Puranic Chronology

  1. Proto historic period upto the end of Dwapara Yuga - before the Vedas and the Puranas were codified by Ved Vyas

  2. Historic Tradition of India - Panchanga, Sambat etc. The age of the universe is stated to be a few billion years

  3. Upper Harappan period after the battle of Kurukshetra. A great civilization fluorished during the long period of relative peace after the battle.

  4. Post Harappan period - Magadh Empire dominated after the decline of the Harappan civilisation.

  5. Emperor Vikramaditya of Ujjain and his successors. In spite of systematic attempts to ignore them they survive in the folk lore and thus public memory.

  6. Bibliography and Appendices

The Original Sources of Ancient Indian History

According to the modern Indian history books Lord Buddha is believed to have been born in the sixth century BC and Chandragupta Maurya is believed to have been the ruler of Magadha Empire soon after the invasion of Alexander in the year 327 BC. There is a common misconception among the laymen as well as the historians that these and the other dates given in the official version of Indian history are proven facts.

However, a careful and critical examination of the sources from which, and the manner in which, these dates have been derived show that these dates are only as true as the creation of the universe in (or around) the year 4006 BC.

Most people including the historians believe that the dates mentioned above and the other dates of Indian history have been derived mainly from archaeological evidences, inscriptions on stone pillars and the accounts of the foreign travelers. But no history can be written from such discontinuous sources. History has to be written mainly from the historical accounts. The modern pioneers of Indian history namely Sir William Jones, Professor Max Muller, Professor Wilson and other orientalists of late eighteenth and early nineteenth century AD knew this and the first sources they looked for Indian history were the scriptures known as Itihasa and Purana such as Mahabharata, Bhagavata Purana, Vishnu Purana, Vayu Purana, Matsysa Purana and Bhavishya Purana.

The Puranas give the dates of the historical events in Kaliyugabda, Vikram Samvat, Sakabda and other Indian eras still in use at present. From these narrations it is possible to get the dates of all important historical events in the Christian era. This web site gives the chronology of ancient Indian history calculated precisely in this manner.

However, Sir William Jones and the European orientalists of the eighteenth and early nineteenth century AD ran into a serious difficulty in determining the chronology from the Puranas in this manner. It must be recalled that during the eighteenth and early nineteenth centuries it was firmly believed by scientists and other learned men of Europe that the universe was created around the year 4006 BC.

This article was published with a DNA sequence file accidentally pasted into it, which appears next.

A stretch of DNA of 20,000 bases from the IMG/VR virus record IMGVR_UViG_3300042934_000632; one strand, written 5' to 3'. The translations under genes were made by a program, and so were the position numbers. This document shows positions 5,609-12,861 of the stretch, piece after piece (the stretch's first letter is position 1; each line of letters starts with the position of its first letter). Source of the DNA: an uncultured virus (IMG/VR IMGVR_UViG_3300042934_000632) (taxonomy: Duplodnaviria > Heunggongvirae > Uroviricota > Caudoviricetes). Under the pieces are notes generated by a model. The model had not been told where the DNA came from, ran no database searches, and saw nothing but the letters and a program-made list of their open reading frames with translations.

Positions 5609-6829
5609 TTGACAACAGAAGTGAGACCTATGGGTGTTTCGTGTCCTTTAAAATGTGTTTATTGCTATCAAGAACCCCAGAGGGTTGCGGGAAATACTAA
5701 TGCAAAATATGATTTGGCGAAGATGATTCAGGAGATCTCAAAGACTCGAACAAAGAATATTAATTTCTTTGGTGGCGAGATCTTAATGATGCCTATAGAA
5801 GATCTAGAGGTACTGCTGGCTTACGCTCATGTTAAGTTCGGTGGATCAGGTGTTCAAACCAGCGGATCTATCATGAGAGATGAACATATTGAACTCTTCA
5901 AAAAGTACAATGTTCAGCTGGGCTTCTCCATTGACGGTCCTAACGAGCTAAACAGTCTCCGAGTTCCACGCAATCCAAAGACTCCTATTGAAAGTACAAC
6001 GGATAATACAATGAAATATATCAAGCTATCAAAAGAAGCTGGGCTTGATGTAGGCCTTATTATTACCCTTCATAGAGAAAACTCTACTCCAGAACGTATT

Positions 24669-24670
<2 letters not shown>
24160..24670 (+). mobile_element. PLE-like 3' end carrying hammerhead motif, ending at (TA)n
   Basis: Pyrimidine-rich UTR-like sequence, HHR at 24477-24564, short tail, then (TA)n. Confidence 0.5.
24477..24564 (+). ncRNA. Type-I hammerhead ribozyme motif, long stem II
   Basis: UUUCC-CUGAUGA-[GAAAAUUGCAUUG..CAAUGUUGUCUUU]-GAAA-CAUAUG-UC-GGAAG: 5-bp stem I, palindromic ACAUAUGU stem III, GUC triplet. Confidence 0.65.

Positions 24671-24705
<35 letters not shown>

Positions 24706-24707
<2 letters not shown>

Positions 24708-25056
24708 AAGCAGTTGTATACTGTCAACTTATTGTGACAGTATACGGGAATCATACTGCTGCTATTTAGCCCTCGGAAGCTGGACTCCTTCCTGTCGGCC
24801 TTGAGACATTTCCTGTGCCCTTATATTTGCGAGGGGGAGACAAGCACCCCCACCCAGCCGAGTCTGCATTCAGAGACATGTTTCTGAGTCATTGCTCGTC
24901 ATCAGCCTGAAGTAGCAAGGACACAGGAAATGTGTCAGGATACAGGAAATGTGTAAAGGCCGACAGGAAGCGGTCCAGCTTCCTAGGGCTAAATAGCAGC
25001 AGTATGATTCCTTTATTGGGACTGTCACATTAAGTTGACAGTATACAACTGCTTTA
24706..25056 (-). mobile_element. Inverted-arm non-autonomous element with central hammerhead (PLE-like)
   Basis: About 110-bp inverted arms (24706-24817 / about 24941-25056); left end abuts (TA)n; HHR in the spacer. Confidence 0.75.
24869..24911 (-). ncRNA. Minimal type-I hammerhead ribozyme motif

The theory of evolution suggested by Darwin and the idea of the universe being millions, or even billions, of years old was not accepted by scientists till late nineteenth century. Other learned men of Europe did not accept, or even know, such antiquity of the universe till the twentieth century.The earlier European orientalists could not possibly believe in the chronology of Puranas which places the age of the universe at a few billion years ( in contrast to the accepted age of less than 6000 years ) at the end of the eighteenth century AD.

Their misgivings were strengthened because of the following:

1. The narrations of the events of the first three eras, namely Krita Yuga, Treta Yuga and Dwapara Yuga, in the Puranas appear more mythical than factual, though the narrations of the events of Kali Yuga are purely factual accounts.

2. Most of the narrations of the events after the battle of Kurukshetra are written in future tense. All narrations are made in a mythological language involving the gods (rather unnecessarily) in the events. This could be very confusing to scholars not familiar with Indian traditions.

3. There are some discrepancies in the accounts of the different Puranas partly due to errors in copying, proof-reading etc. including modern printing and partly due to deliberate alterations to suit the purpose of the royal families in whose courts the scriptures were maintained. These could be corrected by comparing the different Puranas as well as the different versions of the same Purana. This could be hardly expected to have been done in an unbiased manner by the early European orientalists who were exploring a field hitherto completely unknown. The later orientalists, like Pargiter, could not do a proper evaluation as they were already biased by the earlier work.

4. Many famous translations, or rather narrations, of the Puranas in the vernacular languages contain accounts much in variation from the original Sanskrit texts from which those are purported to have been derived. Kamban Ramayana, Kritibas Ramayana and Ramcharit Manas of Tulsidas are such examples. In addition there are famous literary works like Abhigyana Shakuntalam, Mudra Rakshasa and Harsha Charita which are more popular but can be very misleading for the purpose of chronology.